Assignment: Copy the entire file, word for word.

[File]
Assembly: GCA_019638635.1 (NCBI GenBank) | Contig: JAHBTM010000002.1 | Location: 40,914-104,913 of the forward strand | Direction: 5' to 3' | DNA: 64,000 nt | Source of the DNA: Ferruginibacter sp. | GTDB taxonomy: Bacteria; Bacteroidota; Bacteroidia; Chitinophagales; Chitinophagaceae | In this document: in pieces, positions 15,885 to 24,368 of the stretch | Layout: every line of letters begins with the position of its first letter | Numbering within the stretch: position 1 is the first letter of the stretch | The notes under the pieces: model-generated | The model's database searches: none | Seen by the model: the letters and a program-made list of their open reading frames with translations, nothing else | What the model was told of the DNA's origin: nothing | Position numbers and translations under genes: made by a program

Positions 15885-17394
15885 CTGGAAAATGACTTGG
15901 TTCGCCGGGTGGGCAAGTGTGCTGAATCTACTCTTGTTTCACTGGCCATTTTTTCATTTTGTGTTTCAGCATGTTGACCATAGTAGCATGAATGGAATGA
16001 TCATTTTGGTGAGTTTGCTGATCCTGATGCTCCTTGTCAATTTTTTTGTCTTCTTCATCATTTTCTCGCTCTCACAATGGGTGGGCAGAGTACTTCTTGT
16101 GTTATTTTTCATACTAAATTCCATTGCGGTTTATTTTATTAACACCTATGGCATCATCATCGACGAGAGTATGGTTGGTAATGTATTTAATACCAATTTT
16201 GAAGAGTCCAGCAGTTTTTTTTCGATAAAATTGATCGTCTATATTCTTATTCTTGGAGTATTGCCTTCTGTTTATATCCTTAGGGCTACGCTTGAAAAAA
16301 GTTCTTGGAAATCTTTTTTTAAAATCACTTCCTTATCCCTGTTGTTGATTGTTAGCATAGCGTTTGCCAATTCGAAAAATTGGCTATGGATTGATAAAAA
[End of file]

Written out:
Assembly: GCA_019638635.1 (NCBI GenBank) | Contig: JAHBTM010000002.1 | Location: 40,914-104,913 of the forward strand | Direction: 5' to 3' | DNA: 64,000 nt | Source of the DNA: Ferruginibacter sp. | GTDB taxonomy: Bacteria; Bacteroidota; Bacteroidia; Chitinophagales; Chitinophagaceae | In this document: in pieces, positions 15,885 to 24,368 of the stretch | Layout: every line of letters begins with the position of its first letter | Numbering within the stretch: position 1 is the first letter of the stretch | The notes under the pieces: model-generated | The model's database searches: none | Seen by the model: the letters and a program-made list of their open reading frames with translations, nothing else | What the model was told of the DNA's origin: nothing | Position numbers and translations under genes: made by a program

Positions 15885-17394
15885 CTGGAAAATGACTTGG
15901 TTCGCCGGGTGGGCAAGTGTGCTGAATCTACTCTTGTTTCACTGGCCATTTTTTCATTTTGTGTTTCAGCATGTTGACCATAGTAGCATGAATGGAATGA
16001 TCATTTTGGTGAGTTTGCTGATCCTGATGCTCCTTGTCAATTTTTTTGTCTTCTTCATCATTTTCTCGCTCTCACAATGGGTGGGCAGAGTACTTCTTGT
16101 GTTATTTTTCATACTAAATTCCATTGCGGTTTATTTTATTAACACCTATGGCATCATCATCGACGAGAGTATGGTTGGTAATGTATTTAATACCAATTTT
16201 GAAGAGTCCAGCAGTTTTTTTTCGATAAAATTGATCGTCTATATTCTTATTCTTGGAGTATTGCCTTCTGTTTATATCCTTAGGGCTACGCTTGAAAAAA
16301 GTTCTTGGAAATCTTTTTTTAAAATCACTTCCTTATCCCTGTTGTTGATTGTTAGCATAGCGTTTGCCAATTCGAAAAATTGGCTATGGATTGATAAAAA